3. Pea protein for exercise recovery.
Pea protein can promote muscle growth by preventing breakdown, but its benefits for exercise recovery are distinct. Remember, the BCAAs in fermented pea protein are especially bioavailable for muscle repair after exercise. Researchers have also discovered that these BCAAs can encourage post-exercise recovery and protect against injury.9, 10 Some studies even indicate that taking a protein supplement like this could help athletes and exercisers to reduce soreness, improve recovery time, and encourage muscle gains after a workout.11 Since the muscle-building protein, minerals, and phytonutrients in my Immune Power Protein Shake are so easily digested and do not sit heavy in the stomach, you can use it as you like it. Try it as a pre- and/or post-workout recovery shake.
4. Pea protein for cravings.
Pea protein can help you to feel fuller for longer to support healthy weight loss, but how does this translate to cravings? In a study conducted on satiation in 2011 in the Nutrition Journal, pea protein was found to be one of the highest-rated proteins to promote satiety and reduce food intake.12 If you are among the many people who struggle with cravings, this is excellent news. Constant cravings can affect your mental health and can make it difficult, if not impossible, to successfully lose weight. Pea protein helps with cravings by naturally lowering levels of ghrelin, the hunger hormone in the body. Pea protein contains a large number of peptides that keep the stomach fuller for longer and keep ghrelin release at bay. This effect makes it much easier to resist tempting foods as you choose gut-friendly, workout-fueling foods instead.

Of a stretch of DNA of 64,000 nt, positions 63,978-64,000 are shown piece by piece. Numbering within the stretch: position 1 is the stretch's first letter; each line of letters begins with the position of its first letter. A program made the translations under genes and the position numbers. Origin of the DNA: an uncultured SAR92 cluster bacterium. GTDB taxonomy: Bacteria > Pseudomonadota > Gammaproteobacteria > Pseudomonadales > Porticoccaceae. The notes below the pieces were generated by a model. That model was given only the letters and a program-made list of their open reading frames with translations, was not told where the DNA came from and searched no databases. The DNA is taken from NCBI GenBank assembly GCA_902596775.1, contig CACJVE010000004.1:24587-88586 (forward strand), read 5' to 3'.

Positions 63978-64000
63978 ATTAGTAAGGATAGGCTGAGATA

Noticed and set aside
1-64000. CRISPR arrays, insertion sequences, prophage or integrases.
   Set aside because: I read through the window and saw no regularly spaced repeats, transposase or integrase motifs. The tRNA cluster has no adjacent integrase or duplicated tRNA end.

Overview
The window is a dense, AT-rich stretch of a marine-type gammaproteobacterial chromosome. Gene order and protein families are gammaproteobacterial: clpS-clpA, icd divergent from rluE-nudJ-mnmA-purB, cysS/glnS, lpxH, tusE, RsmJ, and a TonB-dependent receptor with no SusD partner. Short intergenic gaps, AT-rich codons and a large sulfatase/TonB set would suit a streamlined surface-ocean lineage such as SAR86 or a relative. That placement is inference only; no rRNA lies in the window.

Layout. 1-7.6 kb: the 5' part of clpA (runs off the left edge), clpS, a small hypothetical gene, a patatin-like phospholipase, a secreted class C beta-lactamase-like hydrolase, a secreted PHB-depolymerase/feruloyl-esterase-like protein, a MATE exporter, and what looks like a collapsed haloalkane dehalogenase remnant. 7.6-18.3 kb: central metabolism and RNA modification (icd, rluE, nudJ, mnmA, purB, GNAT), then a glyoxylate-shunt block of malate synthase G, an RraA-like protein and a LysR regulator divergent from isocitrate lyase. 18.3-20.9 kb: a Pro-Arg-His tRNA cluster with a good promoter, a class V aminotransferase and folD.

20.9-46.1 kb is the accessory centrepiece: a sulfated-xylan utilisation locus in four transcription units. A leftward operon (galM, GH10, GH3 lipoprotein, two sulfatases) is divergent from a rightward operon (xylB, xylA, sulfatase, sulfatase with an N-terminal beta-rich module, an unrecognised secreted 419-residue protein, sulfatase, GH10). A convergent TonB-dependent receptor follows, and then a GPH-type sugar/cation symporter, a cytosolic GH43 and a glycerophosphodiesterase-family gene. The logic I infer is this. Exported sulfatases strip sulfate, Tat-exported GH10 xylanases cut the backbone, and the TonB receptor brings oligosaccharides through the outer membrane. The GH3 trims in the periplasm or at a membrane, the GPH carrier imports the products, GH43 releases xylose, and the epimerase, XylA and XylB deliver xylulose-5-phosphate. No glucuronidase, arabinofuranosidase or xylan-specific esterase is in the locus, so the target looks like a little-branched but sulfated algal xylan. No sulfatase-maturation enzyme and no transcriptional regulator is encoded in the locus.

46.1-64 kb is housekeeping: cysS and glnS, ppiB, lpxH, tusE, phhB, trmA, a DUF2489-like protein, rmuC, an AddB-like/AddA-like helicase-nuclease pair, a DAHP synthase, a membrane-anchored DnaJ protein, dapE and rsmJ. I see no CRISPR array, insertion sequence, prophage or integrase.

5. Pea protein for heart health.
While not as exciting as long-term weight loss, improved heart health is a big long-term benefit for exercisers and athletes alike. Pea protein may help to lower blood pressure, thanks to its high arginine (amino acid) content that maintains healthy blood vessels. 13 In a 2010 rat study, Molecular Nutrition & Food Research scientists also discovered that taking a pea protein supplement can lower cholesterol and triglyceride levels better than a casein protein supplement — thus, protecting the heart.14 The American Heart Association recommends regular exercise to help prevent heart disease and stroke. Taking a fermented pea protein can fuel a workout while providing added heart health benefits.